Jackson Clemmons is a pioneer and an innovative leader, both in his profession and his avocation. Born in Beloit, Wisconsin, he attended the University of Wisconsin–Madison, earning three degrees in biochemistry: a bachelor of science, a master’s of science, and a doctorate. As the first African American student in the biochemistry department, he paved the way for young African American scientists and premedical students to follow.
In his master’s and doctoral pursuits, Dr. Clemmons worked as a research assistant, associate, or fellow in prestigious laboratories including the University of Wisconsin, the Karolinska Institute of Biophysics and Cell Research in Stockholm, and the Sloan Kettering Institute for Cancer Research in New York. At the University of Wisconsin, Dr. Clemmons worked with Karl Paul Link as a laboratory assistant involved in the development of the anticoagulants Dicoumarol and Warfarin.
Following the achievement of his doctorate, which included work in experimental pathology, Jackson Clemmons enrolled in Western Reserve University School of Medicine, receiving his Doctor of Medicine in 1961. He twice won American Cancer Society postdoctoral fellowships, both during his medical studies and following. He also received a highly competitive Helen Hay Whitney Fellowship, which he utilized for research at both Western Reserve and at the University of Vermont Medical School, where he was initially appointed as assistant professor of pathology in 1962.
Regarded as a highly inventive and creative researcher at UVM, Doctor Clemmons often designed and built his own research equipment. He is nationally recognized for his groundbreaking work in perinatal pathology and cytogenetics. As a pathologist and the second African American on the UVM medical school faculty, he advocated for recruitment strategies to attract and retain more students and faculty of color. He served on numerous committees in his tenure at UVM, including Admissions and Student Affairs, and as an advisor to several national institutes, including the Agency of Housing and Urban Development and the National Institutes of Health. A highly regarded counsellor, role model, and inspirational mentor to his students and post-doctoral students, Dr. Clemmons influenced the research careers of many.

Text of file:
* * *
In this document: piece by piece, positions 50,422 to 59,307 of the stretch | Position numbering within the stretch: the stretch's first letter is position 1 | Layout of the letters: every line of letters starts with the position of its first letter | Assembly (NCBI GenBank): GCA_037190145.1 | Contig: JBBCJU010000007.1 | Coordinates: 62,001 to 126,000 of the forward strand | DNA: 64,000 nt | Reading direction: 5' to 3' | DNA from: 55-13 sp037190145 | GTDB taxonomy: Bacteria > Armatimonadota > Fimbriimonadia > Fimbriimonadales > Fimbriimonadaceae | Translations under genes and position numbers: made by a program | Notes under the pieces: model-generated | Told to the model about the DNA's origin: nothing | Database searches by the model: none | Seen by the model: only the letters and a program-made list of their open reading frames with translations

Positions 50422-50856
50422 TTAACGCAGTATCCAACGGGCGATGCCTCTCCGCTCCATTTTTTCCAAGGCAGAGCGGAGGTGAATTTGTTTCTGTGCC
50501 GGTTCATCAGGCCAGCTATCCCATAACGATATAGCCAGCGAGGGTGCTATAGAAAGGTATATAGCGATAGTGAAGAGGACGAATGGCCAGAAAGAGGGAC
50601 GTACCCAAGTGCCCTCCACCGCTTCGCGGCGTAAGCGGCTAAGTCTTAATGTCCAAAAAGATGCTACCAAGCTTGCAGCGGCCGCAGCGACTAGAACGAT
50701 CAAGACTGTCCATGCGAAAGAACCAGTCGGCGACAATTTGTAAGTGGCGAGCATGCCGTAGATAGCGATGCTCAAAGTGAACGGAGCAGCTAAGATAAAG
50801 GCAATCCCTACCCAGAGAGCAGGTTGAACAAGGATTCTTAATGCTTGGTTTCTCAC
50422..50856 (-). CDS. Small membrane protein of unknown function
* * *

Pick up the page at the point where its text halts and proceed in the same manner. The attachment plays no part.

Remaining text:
Arriving in Vermont in 1962 with his wife, Lydia, a nurse anesthetist, the couple purchased a 148-acre farm in Charlotte, joining a small cadre of African American farm owners nationwide.
Currently in transition from a private holding to a nonprofit, the Clemmons Family Farm features six historic buildings dating to the late 1700s and mid-1800s, all beautifully improved and hand-restored over five decades by Dr. Clemmons—whose grandfather taught him the skills of the carpentry trade—and a small team of local artisans.
The physical focus of the nonprofit activities will be the 1830s-era Big Barn, the redesign of which is being led by Zena Howard, senior project manager for the National Museum of African American History & Culture in Washington, D.C. The barn’s transition to a performing arts venue is underway thanks to a $350,000 grant from ArtPlace America and a barn preservation grant from the Vermont Agency for Commerce and Community Development. Several of the Clemmons’ children are involved with the emerging nonprofit. The Clemmons Family Farm’s mission is to create a welcoming space for all people to learn about, commune with, and celebrate African American and African diaspora art, history, and culture.
It is a fitting legacy for a family that has long put community values into action. From the time they arrived in Vermont, Jackson and Lydia Clemmons endeavored to create an enriching community of neighbors, friends, and visitors to their farm. They served as co-presidents of the Charlotte Central School PTA, and Jackson Clemmons served as school director and as vice chair of the Champlain Valley Union High School board. Together Doctor and Mrs. Clemmons travelled and volunteered in hospitals and medical centers throughout Africa from 1984 to 2005 and pursued their love of learning about the art and cultures of the continent.
Researcher, physician, educator, farmer, artisan, overseas ambassador, devoted community builder—Jackson Clemmons’ decades of pioneering work are an inspiring testimony to a life lived in service to the potentials inherent in our common humanity, and to honoring the gifts that define us.